Best way to tackle this rust spot on the wheel well near seat mount?

Joined
Apr 17, 2019
Messages
52
Location
San Diego, CA
This weekend I started ripping out my old carpet to lay down some sound deadening and put in a new carpet kit, but when I removed the wheel well covers I noticed this.

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I decided to try grinding away some of the loose surface rust and it kept going. It looks like water came in from the outside of the wheel well along the top seam and then just sat in this pocket for a long time. I cleaned out the pocket as best I could and put some naval jelly in there to sit and while it does look better its still clearly has rust penetrating in the area and now it has a hole to the outside world from the grinding.

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Normally I would be for cutting out the rusted area and patching in a panel but with this being part of the seat mount and not easy access to a welder at the moment I am wondering how others might tackle this. A friend suggested just treating it with POR-15 and then sealing it up really well and bonding a small patch to cover up the hole from the inside.

Any ideas are greatly appreciated!
 
Joined
Nov 2, 2017
Messages
776
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Vancouver, Canada
That is a super common rust area. You could remove the seat mount by drilling out the spot welds, fix with welding, then reinstall seat mount. The thing is, it will be impossible to chase and remove all the rust between the different layers unless you drill apart every body panel. The rust needs to be managed and inhibited. I don't like por 15, lots of people report the rust comes right through. It has no rust converting ability.

I would do the repair as I said, then slather rust converting paint over everywhere and let it go in the seams. Then coat with top coat. But leave some cracks not totally sealed up so you can then apply rust inhibiting oil to seep through all the gaps between the metal layers. And reapply it every year or two.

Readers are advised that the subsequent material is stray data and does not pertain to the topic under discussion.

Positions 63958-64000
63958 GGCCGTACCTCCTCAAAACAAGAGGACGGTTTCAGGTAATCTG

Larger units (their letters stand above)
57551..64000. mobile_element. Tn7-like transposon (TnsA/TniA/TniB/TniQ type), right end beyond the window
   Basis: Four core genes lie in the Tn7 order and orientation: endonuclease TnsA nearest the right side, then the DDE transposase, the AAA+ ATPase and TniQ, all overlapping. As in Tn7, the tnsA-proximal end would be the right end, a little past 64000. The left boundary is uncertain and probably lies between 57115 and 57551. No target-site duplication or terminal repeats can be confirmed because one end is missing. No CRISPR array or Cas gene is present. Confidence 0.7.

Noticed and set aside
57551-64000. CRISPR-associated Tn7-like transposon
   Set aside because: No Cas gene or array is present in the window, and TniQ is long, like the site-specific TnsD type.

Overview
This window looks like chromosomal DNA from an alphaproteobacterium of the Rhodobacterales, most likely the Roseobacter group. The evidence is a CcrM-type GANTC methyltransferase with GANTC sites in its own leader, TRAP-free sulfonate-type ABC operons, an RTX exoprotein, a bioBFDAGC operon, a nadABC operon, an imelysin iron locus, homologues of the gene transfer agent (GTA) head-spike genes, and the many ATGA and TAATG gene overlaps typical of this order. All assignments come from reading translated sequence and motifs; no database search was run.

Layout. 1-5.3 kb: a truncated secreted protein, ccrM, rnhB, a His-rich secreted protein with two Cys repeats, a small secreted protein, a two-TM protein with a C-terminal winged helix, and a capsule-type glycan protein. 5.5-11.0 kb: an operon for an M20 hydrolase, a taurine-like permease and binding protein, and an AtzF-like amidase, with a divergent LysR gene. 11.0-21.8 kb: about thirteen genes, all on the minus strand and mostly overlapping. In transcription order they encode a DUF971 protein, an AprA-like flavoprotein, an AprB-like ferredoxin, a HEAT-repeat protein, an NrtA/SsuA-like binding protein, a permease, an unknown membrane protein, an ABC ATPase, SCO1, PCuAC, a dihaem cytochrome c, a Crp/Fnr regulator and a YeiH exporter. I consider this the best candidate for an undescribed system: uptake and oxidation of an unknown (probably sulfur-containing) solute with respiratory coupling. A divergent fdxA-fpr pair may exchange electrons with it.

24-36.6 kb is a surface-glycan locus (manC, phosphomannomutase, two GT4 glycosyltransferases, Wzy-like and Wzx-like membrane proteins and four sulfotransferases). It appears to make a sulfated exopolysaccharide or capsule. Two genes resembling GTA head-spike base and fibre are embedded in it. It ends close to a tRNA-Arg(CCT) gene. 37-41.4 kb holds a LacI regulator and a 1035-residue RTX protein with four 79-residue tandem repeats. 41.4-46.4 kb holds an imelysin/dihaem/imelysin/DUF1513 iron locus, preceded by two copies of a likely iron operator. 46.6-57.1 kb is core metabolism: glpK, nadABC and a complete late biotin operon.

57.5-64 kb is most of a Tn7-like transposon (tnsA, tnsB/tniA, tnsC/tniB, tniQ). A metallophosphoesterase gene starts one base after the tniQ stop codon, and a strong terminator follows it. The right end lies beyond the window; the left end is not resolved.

OSS

SILVER Star
Joined
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Just do what everybody else does with rust and just forget about it, and deal with it 10 years later when it’s 50x worse.
In the past - like decades ago, I discovered some rusty spots on my cruiser. I dug the crunchy rust out as well as I could with a little screwdriver, then soaked the wound in boiled linseed oil. I applied 3-4 coats over the course of a few weeks (cuz a coat takes about 5 days to set up) and 20 years later that spot was still rust free and the rust never grew.
Since linseed oil cures tacky, it naturally picks up dirt which actually makes the finish stronger.
It doesn’t look particularly nice - but it kills rust forever and never needs a re-application.
Something to consider in spots that you can’t see or don’t care how they’ll look.
 
Joined
Apr 17, 2019
Messages
52
Location
San Diego, CA
That is a super common rust area. You could remove the seat mount by drilling out the spot welds, fix with welding, then reinstall seat mount. The thing is, it will be impossible to chase and remove all the rust between the different layers unless you drill apart every body panel. The rust needs to be managed and inhibited. I don't like por 15, lots of people report the rust comes right through. It has no rust converting ability.
Thanks for the reply, I had a feeling this has to be somewhat common and thought I had run across some threads about it but couldn't dig them up with search. Drilling out the spot welds to clean up both sides of the mount is a good idea.

It doesn’t look particularly nice - but it kills rust forever and never needs a re-application.
Something to consider in spots that you can’t see or don’t care how they’ll look.
I had not heard of linseed oil before, thanks for the tip! This was my initial thought as well, it will be covered up so doesn't have to be a pretty fix, just stopping the spread of the rust so it doesn't get worse.
 
Joined
Sep 1, 2021
Messages
356
Location
vancouver
In the past - like decades ago, I discovered some rusty spots on my cruiser. I dug the crunchy rust out as well as I could with a little screwdriver, then soaked the wound in boiled linseed oil. I applied 3-4 coats over the course of a few weeks (cuz a coat takes about 5 days to set up) and 20 years later that spot was still rust free and the rust never grew.
Since linseed oil cures tacky, it naturally picks up dirt which actually makes the finish stronger.
It doesn’t look particularly nice - but it kills rust forever and never needs a re-application.
Something to consider in spots that you can’t see or don’t care how they’ll look.
Wow! Good to know. My Cruiser is darn rusty. I need to learn how to do body work.

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